Home Judicial Performance Evaluations 1996 Full List Judge Spriggs

Second Judicial District - District Judge

Honorable Richard Spriggs

Retention year: 1996
Recommendation: Retain

The Judicial Performance Commission of the Second Judicial District recommends that Judge Spriggs BE RETAINED.

Judge Richard Spriggs was admitted to the practice of law in Colorado in 1961. He received a Bachelor of Arts in English Literature from Colgate University in 1958 and a law degree from Cornell University in 1961. Prior to his appointment to the Denver District Court bench in 1988, Judge Spriggs had extensive experience as both a public prosecuting attorney and a litigation attorney in private law firms, including the following; assistant United States attorney for the District of Colorado from 1965 to 1968 and again from 1983 to 1985; United States Department of Justice in the organized crime and racketeering section in Philadelphia, Pennsylvania from 1968 to 1971; assistant attorney general for the State of Colorado from 1971 to 1972; and chief deputy district attorney for the City and County of Denver.

Since his appointment to the bench, Judge Spriggs has served in the civil, domestic relations and criminal courts and is currently hearing criminal cases. He has presided over several high-profile cases during the last several years, in which Judge Spriggs skillfully managed the substantial media and public interest in the court proceedings. Judge Spriggs is very concerned about the tremendous increase in violent crime among youths.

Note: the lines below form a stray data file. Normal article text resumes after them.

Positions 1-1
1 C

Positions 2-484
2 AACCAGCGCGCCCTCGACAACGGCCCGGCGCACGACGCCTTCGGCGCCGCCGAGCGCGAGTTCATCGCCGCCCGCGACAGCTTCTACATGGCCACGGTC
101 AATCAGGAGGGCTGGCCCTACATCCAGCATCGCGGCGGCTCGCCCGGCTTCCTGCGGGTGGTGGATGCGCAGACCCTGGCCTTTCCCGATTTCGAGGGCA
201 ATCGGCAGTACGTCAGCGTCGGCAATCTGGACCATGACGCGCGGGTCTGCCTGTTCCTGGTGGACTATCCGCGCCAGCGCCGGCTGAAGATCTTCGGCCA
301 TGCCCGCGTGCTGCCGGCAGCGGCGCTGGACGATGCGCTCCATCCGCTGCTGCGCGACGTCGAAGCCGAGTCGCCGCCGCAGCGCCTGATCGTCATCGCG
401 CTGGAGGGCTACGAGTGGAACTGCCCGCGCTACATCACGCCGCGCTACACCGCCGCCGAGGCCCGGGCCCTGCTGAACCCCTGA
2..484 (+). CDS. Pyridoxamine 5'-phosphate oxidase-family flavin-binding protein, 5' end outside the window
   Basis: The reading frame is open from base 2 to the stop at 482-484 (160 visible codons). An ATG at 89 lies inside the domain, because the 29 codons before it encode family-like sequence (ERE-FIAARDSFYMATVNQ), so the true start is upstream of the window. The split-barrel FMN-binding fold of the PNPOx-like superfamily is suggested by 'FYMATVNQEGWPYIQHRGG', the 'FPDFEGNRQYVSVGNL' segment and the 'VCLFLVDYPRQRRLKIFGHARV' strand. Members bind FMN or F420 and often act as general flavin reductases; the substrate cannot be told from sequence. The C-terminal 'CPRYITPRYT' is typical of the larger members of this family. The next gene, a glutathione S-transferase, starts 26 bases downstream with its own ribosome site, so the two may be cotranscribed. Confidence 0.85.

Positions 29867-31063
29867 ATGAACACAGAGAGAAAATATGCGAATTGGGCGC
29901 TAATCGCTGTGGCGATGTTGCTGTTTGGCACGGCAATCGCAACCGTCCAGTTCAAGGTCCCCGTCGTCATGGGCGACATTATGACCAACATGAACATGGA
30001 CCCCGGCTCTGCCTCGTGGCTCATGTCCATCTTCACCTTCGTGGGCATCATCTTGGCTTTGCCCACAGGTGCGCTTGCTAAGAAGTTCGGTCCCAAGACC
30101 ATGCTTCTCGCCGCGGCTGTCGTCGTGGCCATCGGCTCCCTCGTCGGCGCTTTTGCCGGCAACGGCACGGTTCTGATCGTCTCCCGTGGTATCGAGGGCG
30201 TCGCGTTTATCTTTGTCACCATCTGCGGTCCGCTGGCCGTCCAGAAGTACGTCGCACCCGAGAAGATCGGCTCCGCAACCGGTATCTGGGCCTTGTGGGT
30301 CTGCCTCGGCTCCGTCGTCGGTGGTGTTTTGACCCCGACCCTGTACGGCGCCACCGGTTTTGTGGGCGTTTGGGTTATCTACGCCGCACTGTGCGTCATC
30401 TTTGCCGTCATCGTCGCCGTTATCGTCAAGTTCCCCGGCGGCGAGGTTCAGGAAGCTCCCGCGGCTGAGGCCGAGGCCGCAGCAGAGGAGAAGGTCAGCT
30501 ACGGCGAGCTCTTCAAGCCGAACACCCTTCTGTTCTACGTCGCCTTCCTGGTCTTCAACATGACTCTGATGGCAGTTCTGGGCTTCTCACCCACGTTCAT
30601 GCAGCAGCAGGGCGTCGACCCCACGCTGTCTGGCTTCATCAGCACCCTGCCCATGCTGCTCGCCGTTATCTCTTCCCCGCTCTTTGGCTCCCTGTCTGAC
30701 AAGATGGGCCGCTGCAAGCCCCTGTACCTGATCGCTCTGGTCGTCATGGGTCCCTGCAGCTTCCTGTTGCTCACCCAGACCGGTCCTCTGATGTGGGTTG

The comments to Judge Spriggs’ evaluations were generally very positive, praising particularly his overall performance, no-nonsense approach and sense of humor and humanness.

Attorney survey responses rated Judge Spriggs very highly in all areas of judicial performance, except courtesy, in which he was rated average.

Written survey results showed that 93.8% of attorneys, 66% of courthouse personnel, and 95% of jurors favored retention; 3.1% of attorneys and 10.6% of courthouse personnel favored non-retention; and 3.1% of attorneys, 23.4% of courthouse personnel and 5% of jurors had not opinion.